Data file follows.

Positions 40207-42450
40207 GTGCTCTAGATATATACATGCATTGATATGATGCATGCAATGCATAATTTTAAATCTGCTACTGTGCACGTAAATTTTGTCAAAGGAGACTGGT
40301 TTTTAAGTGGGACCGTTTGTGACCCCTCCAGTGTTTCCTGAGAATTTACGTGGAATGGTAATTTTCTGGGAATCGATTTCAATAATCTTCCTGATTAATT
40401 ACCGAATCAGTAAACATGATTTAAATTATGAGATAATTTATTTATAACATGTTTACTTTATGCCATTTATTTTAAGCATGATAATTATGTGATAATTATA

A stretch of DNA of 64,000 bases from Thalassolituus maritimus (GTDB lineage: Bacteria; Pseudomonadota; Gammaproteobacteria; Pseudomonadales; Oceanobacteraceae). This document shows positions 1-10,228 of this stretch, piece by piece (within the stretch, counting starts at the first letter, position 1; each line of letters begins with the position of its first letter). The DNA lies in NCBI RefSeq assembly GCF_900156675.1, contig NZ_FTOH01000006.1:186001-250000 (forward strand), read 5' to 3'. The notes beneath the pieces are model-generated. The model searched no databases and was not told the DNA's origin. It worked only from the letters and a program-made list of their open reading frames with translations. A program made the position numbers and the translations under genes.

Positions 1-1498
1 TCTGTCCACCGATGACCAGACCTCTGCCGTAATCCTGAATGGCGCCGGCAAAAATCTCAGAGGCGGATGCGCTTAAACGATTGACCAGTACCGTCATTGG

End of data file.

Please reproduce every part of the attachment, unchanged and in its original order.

Positions 40207-42450
40207 GTGCTCTAGATATATACATGCATTGATATGATGCATGCAATGCATAATTTTAAATCTGCTACTGTGCACGTAAATTTTGTCAAAGGAGACTGGT
40301 TTTTAAGTGGGACCGTTTGTGACCCCTCCAGTGTTTCCTGAGAATTTACGTGGAATGGTAATTTTCTGGGAATCGATTTCAATAATCTTCCTGATTAATT
40401 ACCGAATCAGTAAACATGATTTAAATTATGAGATAATTTATTTATAACATGTTTACTTTATGCCATTTATTTTAAGCATGATAATTATGTGATAATTATA

A stretch of DNA of 64,000 bases from Thalassolituus maritimus (GTDB lineage: Bacteria; Pseudomonadota; Gammaproteobacteria; Pseudomonadales; Oceanobacteraceae). This document shows positions 1-10,228 of this stretch, piece by piece (within the stretch, counting starts at the first letter, position 1; each line of letters begins with the position of its first letter). The DNA lies in NCBI RefSeq assembly GCF_900156675.1, contig NZ_FTOH01000006.1:186001-250000 (forward strand), read 5' to 3'. The notes beneath the pieces are model-generated. The model searched no databases and was not told the DNA's origin. It worked only from the letters and a program-made list of their open reading frames with translations. A program made the position numbers and the translations under genes.

Positions 1-1498
1 TCTGTCCACCGATGACCAGACCTCTGCCGTAATCCTGAATGGCGCCGGCAAAAATCTCAGAGGCGGATGCGCTTAAACGATTGACCAGTACCGTCATTGG